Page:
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Grants and scholarships are the best form of financial aid, because they do not have to be paid back. (The terminology can get a little confusing. The term "grants" usually, but not always, refers to need-based awards. The term "scholarships" usually refers to awards that are not tied strictly to financial need.) Most of this gift money comes from the federal government through the Pell Grant program. The states, as well as schools themselves, also provide significant amounts of both grants and scholarships.
Private scholarships are another source of education funding. A study by the Institute for Higher Education Policy estimates that scholarships from foundations, corporations, research centers, individuals, and other private sources totaled between $3.1 billion and $3.4 billion in 2003-2004, accounting for about 7 percent of grant-based aid and 2-3 percent of all student aid.* Approximately 7 percent of undergraduate students received private scholarships with an average value of $1,982.** The average amount for professional and graduate students was even higher.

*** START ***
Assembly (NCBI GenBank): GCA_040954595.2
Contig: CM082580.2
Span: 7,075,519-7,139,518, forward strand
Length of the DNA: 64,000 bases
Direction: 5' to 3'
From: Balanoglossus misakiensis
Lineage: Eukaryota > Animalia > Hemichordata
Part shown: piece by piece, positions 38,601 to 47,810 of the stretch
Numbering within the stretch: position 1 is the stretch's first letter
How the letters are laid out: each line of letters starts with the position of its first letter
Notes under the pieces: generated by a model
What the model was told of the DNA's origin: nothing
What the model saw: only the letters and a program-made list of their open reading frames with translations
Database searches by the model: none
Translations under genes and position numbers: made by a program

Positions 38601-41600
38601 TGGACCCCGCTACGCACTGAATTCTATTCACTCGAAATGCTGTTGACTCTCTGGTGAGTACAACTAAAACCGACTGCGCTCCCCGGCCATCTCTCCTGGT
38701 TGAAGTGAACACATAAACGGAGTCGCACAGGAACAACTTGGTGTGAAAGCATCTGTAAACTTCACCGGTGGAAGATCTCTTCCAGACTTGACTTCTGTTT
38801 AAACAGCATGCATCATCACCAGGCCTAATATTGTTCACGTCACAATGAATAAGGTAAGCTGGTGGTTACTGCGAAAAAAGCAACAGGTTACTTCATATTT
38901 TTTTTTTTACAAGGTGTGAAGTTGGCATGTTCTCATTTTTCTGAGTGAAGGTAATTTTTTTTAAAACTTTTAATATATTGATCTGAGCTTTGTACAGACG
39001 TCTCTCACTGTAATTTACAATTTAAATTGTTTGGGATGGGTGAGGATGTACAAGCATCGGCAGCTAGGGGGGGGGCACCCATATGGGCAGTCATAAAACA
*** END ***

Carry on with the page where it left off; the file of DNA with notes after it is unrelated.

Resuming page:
While small in comparison to other grant sources, private scholarships are a critical piece of the college financing puzzle for many families. You may find it well worth the effort to seek out and apply for private scholarships. Your local library will have books offering information about private scholarships, and a number of scholarship "search" services can be found on the Internet. A couple of the best free search websites are:
The Federal Trade Commission advises that you beware of scholarship scams. Services that "guarantee" money for college in exchange for an upfront fee can be rip-offs. Read the FTC's consumer alert HERE before paying for such a service.
**National Center for Education Statistics, National Postsecondary Student Aid Study 2003-2004